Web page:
Linked by Thom Holwerda on Fri 27th Sep 2013 18:51 UTC

We set out with a singular goal: bring the Steam experience, in its entirety, into the living-room. We knew how to build the user interface, we knew how to build a machine, and even an operating system. But that still left input - our biggest missing link. We realized early on that our goals required a new kind of input technology - one that could bridge the gap from the desk to the living room without compromises. So we spent a year experimenting with new approaches to input and we now believe we've arrived at something worth sharing and testing with you.

Where Microsoft and Sony show zero innovation with the Xbox One and the PS4, Valve is the one pushing limits. Their controller is quite, quite unique, and has a whole different approach than what we've seen before - instead of two inaccurate joysticks, it has two super-precise touchpads with advanced haptic feedback and the ability for both absolute and relative positioning. Go read the description - a summary won't do it justice. And, as always: hackable. Yes, even the controller is open and hackable. Wow.

They're on the right track here. If I were Microsoft or Sony, I'd start getting worried.

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RE[2]: Build Quality
by daedalus on Wed 2nd Oct 2013 12:15 UTC in reply to "RE: Build Quality"
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What amazes me is how badly Mr Holwerda has become a fanboy and nobody calls him on it. Sony and MSFT are bad, except when it comes to winPhone as he has one of those and thinks it wonderful so Apple and Google are bad in that case, and he is cheerleading so hard for valve with this he might as well break out the pom poms.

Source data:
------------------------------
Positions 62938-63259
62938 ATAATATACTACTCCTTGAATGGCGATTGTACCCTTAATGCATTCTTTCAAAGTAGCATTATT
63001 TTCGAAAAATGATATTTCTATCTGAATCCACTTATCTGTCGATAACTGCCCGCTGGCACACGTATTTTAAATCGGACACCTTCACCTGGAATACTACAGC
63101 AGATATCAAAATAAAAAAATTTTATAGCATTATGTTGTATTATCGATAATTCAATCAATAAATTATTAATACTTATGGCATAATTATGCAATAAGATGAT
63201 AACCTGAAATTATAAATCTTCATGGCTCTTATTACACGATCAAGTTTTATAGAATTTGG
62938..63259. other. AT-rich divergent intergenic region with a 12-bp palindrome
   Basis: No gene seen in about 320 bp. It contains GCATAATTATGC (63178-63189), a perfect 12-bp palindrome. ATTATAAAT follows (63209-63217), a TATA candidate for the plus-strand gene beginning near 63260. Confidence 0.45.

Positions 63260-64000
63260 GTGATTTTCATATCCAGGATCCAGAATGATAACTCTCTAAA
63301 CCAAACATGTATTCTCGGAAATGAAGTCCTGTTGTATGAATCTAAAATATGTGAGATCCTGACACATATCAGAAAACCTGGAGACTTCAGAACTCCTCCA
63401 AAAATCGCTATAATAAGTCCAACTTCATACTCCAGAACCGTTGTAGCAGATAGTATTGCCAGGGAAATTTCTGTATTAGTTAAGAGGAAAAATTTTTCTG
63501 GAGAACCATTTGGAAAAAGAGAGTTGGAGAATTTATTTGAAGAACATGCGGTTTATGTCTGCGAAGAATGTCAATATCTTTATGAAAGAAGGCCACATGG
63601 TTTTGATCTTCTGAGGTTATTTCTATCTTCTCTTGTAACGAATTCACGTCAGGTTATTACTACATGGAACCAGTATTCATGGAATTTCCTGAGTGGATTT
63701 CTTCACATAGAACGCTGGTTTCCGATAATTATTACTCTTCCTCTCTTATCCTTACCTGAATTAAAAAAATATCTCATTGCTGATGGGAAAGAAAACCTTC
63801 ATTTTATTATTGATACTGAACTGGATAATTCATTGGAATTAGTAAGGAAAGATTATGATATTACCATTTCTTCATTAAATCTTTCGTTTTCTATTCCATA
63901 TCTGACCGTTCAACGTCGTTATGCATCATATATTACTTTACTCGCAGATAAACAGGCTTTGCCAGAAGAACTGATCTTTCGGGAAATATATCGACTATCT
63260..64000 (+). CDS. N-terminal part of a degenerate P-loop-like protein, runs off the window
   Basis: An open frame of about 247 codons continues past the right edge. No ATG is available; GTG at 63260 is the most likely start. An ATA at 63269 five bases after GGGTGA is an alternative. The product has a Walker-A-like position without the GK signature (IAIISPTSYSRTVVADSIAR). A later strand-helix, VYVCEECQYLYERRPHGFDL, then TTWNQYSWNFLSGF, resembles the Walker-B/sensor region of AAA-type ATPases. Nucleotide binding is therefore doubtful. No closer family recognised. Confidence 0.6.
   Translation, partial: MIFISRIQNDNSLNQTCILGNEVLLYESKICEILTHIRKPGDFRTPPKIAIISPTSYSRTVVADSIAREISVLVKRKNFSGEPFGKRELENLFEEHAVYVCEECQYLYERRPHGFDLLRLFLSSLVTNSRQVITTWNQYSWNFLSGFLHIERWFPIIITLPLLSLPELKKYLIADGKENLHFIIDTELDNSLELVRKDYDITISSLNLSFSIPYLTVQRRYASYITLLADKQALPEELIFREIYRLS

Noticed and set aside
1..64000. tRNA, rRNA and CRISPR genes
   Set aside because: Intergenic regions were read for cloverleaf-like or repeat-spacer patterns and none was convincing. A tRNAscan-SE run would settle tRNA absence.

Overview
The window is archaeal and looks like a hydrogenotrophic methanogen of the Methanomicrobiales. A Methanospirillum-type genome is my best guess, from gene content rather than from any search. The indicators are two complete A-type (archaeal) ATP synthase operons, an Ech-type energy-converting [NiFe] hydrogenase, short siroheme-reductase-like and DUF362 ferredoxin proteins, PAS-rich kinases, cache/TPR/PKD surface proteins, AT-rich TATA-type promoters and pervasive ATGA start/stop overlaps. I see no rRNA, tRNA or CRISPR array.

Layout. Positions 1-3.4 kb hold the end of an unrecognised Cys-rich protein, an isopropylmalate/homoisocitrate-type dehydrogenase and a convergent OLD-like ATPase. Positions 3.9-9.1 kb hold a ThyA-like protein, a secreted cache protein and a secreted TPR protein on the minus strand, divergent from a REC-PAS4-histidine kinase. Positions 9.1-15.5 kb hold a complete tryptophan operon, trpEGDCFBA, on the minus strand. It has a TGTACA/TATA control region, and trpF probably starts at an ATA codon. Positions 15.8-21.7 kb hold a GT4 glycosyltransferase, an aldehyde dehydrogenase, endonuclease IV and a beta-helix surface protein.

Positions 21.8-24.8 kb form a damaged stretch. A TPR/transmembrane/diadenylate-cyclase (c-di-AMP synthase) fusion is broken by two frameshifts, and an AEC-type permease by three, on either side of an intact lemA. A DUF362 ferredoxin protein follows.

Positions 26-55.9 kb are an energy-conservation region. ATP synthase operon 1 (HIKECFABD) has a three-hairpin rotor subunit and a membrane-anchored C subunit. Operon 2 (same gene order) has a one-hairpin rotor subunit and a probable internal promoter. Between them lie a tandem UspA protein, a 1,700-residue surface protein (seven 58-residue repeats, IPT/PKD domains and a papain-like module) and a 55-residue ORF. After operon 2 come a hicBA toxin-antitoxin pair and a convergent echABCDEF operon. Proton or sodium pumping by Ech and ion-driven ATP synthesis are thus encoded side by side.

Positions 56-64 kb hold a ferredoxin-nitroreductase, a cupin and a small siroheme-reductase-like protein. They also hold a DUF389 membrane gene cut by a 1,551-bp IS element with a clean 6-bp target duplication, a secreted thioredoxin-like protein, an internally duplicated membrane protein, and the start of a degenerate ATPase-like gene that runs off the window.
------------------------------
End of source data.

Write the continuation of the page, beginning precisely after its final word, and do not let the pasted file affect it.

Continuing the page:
Given that he owns or has owned devices by all the above companies, it kinda rules out the whole fanboy thing from the start. Do you really know what you want to say there or are you just trolling? Just like he's not blindly against MSFT, since he likes their phone OS.

All they did was replace the sticks with many of you LOVE your laptop's trackpad?
The one on a Macbook is awesome, much prefer using that over a mouse to be honest. But I can't say the same for the trackpad on any non-Apple device unfortunately, so I do take your point. It will be a wait-and-see for this. But you can't write it off from the get-go either. It's not particularly expensive technology, especially compared to the multiple moving parts involved in a joystick.

I think the point here is that they're being innovative. At least there's that. Look at the PlayStation controller. It hasn't really changed since the Dual Shock Analogue came out for the PS1 - I found it horrible to use then and I find it horrible on the PS3 now. If it flops, I'm sure you can just plug in any old Logitech controller and use that instead.

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